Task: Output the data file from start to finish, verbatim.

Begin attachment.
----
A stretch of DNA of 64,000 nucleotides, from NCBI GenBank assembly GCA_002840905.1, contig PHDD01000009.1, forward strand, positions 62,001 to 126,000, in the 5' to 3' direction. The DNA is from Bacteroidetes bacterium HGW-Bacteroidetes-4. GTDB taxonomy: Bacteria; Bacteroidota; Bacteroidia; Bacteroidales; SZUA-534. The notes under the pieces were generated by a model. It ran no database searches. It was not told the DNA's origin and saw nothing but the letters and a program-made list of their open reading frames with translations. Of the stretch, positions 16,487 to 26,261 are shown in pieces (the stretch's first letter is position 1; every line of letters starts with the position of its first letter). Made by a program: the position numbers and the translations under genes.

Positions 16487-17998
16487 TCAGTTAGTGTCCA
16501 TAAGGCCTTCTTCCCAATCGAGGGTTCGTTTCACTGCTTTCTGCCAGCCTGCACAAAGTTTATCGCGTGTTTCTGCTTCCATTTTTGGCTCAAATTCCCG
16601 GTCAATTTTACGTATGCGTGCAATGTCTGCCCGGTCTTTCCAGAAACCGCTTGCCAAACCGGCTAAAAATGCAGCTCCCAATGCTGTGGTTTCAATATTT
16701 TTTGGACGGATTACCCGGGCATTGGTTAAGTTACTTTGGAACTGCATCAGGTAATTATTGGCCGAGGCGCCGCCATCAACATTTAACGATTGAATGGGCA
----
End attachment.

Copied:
A stretch of DNA of 64,000 nucleotides, from NCBI GenBank assembly GCA_002840905.1, contig PHDD01000009.1, forward strand, positions 62,001 to 126,000, in the 5' to 3' direction. The DNA is from Bacteroidetes bacterium HGW-Bacteroidetes-4. GTDB taxonomy: Bacteria; Bacteroidota; Bacteroidia; Bacteroidales; SZUA-534. The notes under the pieces were generated by a model. It ran no database searches. It was not told the DNA's origin and saw nothing but the letters and a program-made list of their open reading frames with translations. Of the stretch, positions 16,487 to 26,261 are shown in pieces (the stretch's first letter is position 1; every line of letters starts with the position of its first letter). Made by a program: the position numbers and the translations under genes.

Positions 16487-17998
16487 TCAGTTAGTGTCCA
16501 TAAGGCCTTCTTCCCAATCGAGGGTTCGTTTCACTGCTTTCTGCCAGCCTGCACAAAGTTTATCGCGTGTTTCTGCTTCCATTTTTGGCTCAAATTCCCG
16601 GTCAATTTTACGTATGCGTGCAATGTCTGCCCGGTCTTTCCAGAAACCGCTTGCCAAACCGGCTAAAAATGCAGCTCCCAATGCTGTGGTTTCAATATTT
16701 TTTGGACGGATTACCCGGGCATTGGTTAAGTTACTTTGGAACTGCATCAGGTAATTATTGGCCGAGGCGCCGCCATCAACATTTAACGATTGAATGGGCA